What we can do

  1. introduce initiatives to improve conditions that directly affect the private sector’s ability to export by removing trade barriers abroad, by helping firms — especially small businesses overcome the hurdles to entering new export markets, by assisting with financing, and in general by pursuing a Government-wide approach to export advocacy abroad, among other steps.
  2. develop programmes designed to enhance export assistance to SMEs, including programmes that improve information and other technical assistance to first-time exporters and assist current exporters in identifying new export opportunities in international markets.
  3. Promote all export incentive schemes currently available to assist exporters. This is because these schemes will not run alone but will rather serve as the pivot for the success of other incentive schemes already in existence; that is why it is an evolutionary strategy.
  4. promote services trade, including the necessary policy and export promotion tools. This has become necessary because the former incentives focus on agricultural products and manufacturing to the detriment of outsourcing in which Nigeria has comparative advantage.



In recognition of its dire need a commodity exchange was approved for Nigeria years ago, unfortunately, since its establishment the nation has not gained any benefit.  This absence of a commodity exchange has robbed the sub sector of growth opportunities. The inactivity of the commodity exchange market leaves all manners of characters in the trade and makes it possible for foreigners to get into the country and move directly to the farm‑gate to procure commodities by‑passing everybody in the commodity trading chain.


The international market is often described as ruthless, selective and fiercely competitive.  In the face of the issues and difficulties associated with exporting, the personnel of an enterprise going into export must be trained to enable them handle the export functions effectively.  They need to develop the necessary skills, knowledge and confidence to initiate and conclude export transactions.                   


Export Houses are recognized secondary marketing channels for small and medium enterprises in export.  In Canada for example, 40% of their exports outside the United State are contributed by Export Houses. Many developing countries have come to realize the need to have export houses to assist SMEs because of their numerous constraints.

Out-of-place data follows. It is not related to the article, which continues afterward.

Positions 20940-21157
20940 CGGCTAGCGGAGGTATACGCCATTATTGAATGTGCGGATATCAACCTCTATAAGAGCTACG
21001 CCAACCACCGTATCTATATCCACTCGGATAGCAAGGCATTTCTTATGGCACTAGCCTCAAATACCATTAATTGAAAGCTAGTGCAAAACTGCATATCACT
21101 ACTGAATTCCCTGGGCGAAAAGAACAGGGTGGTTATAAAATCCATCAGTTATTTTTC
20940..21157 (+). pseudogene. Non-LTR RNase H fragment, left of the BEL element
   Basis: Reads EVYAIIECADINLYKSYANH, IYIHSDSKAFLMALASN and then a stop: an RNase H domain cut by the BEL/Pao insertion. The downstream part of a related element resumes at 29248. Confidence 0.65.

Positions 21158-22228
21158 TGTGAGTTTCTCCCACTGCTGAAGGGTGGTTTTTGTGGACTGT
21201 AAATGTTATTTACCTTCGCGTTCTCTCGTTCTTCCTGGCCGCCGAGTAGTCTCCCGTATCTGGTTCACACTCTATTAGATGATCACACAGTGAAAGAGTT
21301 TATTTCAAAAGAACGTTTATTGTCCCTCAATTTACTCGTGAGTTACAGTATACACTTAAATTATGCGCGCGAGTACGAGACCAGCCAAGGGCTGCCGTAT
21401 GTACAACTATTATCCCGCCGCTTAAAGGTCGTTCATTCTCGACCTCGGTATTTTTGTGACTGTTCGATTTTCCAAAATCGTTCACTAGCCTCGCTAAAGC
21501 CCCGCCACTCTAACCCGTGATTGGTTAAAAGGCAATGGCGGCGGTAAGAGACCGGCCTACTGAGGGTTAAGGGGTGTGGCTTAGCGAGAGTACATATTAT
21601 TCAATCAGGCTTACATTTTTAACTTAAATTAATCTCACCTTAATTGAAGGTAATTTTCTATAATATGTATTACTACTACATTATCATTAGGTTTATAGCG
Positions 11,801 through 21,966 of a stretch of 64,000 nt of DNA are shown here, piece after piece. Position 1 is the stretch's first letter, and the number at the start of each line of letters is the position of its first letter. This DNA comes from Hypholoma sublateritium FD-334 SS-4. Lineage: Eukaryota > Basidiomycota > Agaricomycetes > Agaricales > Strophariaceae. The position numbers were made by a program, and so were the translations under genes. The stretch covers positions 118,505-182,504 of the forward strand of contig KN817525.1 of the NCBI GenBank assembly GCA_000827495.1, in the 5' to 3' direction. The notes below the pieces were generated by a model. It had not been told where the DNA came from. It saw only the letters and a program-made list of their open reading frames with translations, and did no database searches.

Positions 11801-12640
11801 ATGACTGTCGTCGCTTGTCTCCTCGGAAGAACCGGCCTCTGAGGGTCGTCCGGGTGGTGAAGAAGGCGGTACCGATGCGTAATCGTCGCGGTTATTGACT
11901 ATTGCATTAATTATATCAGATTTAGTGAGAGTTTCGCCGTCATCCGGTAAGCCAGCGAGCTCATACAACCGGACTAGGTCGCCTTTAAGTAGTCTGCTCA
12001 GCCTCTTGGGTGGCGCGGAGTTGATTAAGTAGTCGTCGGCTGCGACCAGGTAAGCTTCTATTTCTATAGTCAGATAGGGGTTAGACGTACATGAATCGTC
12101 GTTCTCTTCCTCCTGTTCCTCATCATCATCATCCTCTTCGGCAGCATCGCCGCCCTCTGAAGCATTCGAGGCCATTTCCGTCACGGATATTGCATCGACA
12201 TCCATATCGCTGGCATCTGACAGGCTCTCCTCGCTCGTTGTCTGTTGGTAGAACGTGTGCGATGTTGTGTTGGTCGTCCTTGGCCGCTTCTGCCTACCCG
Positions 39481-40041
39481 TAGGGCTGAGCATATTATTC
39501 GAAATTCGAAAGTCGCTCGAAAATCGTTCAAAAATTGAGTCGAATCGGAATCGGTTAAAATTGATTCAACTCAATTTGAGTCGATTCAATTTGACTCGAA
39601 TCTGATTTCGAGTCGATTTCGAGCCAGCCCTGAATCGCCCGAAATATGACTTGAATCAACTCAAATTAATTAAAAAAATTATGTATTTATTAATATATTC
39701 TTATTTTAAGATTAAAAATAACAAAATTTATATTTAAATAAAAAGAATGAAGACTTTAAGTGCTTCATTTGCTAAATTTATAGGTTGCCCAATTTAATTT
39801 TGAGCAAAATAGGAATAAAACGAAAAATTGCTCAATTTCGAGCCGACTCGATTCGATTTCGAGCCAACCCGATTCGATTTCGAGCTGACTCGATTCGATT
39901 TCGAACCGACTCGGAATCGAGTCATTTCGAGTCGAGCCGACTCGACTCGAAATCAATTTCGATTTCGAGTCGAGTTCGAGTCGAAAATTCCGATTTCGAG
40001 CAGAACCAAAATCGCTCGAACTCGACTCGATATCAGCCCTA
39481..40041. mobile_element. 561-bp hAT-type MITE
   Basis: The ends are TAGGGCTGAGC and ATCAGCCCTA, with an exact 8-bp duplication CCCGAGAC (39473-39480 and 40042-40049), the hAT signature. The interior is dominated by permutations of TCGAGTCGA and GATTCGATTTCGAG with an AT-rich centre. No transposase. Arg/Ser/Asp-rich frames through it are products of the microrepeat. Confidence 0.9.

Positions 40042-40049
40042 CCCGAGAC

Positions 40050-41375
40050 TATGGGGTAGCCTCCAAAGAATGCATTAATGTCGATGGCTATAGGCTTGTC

Just as recommended in the case of agriculture, it is imperative that SME policies have an export orientation at the point of conception.  This would culminate in the entrenchment of a wide-spread export culture in the country.  Experiences of industrialized countries have proven that small and medium scale enterprises are the pivot of exports as they account for at least 60% of export activities.  With SMEs in the centre of exports, repatriation of proceeds is guaranteed.  It is recognition of this type of advantage that UNIDO has supported the Federal Ministry of Industries Trade and Investment in establishing and organizing the Aba leather products-cluster.  This strategy should be extended to other products.


All the poverty alleviation programmes must have export as part of their strategies for national economic growth. For this to be possible, people at the helm of affairs in these institutions need to be exposed in order for them to see the need to integrate export in their policy formulation. The International Trade Centre has an Export lead Poverty Reduction Programme we can copy from


Nigeria is no doubt one of the most promising countries in Africa and its potential as a net exporter of agro industrial products, manufactures and services has never been in doubt and will continue to attract high interest from the international business community. 

Result from the various interactive stakeholders meetings in the past has indicated the preparedness of the Nigerian private sector to accept the challenge of driving the nation’s economy.  This acceptance is however, predicated on the ability of government to provide the proverbial enabling environment.  It is, therefore, in recognition of this that recommended solutions need to be vigorously pursued.

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In doing this also government must accept and act on the fact that a lot of financial investments must go into the creation of the necessary support structures towards making Export the hub of the nation’s economic development and growth.


Dr. Madu is the CEO Multimix Export House; Director General African Centre for Supply Chain and a recipient of the 2014Nigeria National Productivity Order of Merit Award. He can be reached at  You can follow Dr. Obiora Madu on LinkedIn or on Facebook to gain more insights on the topic.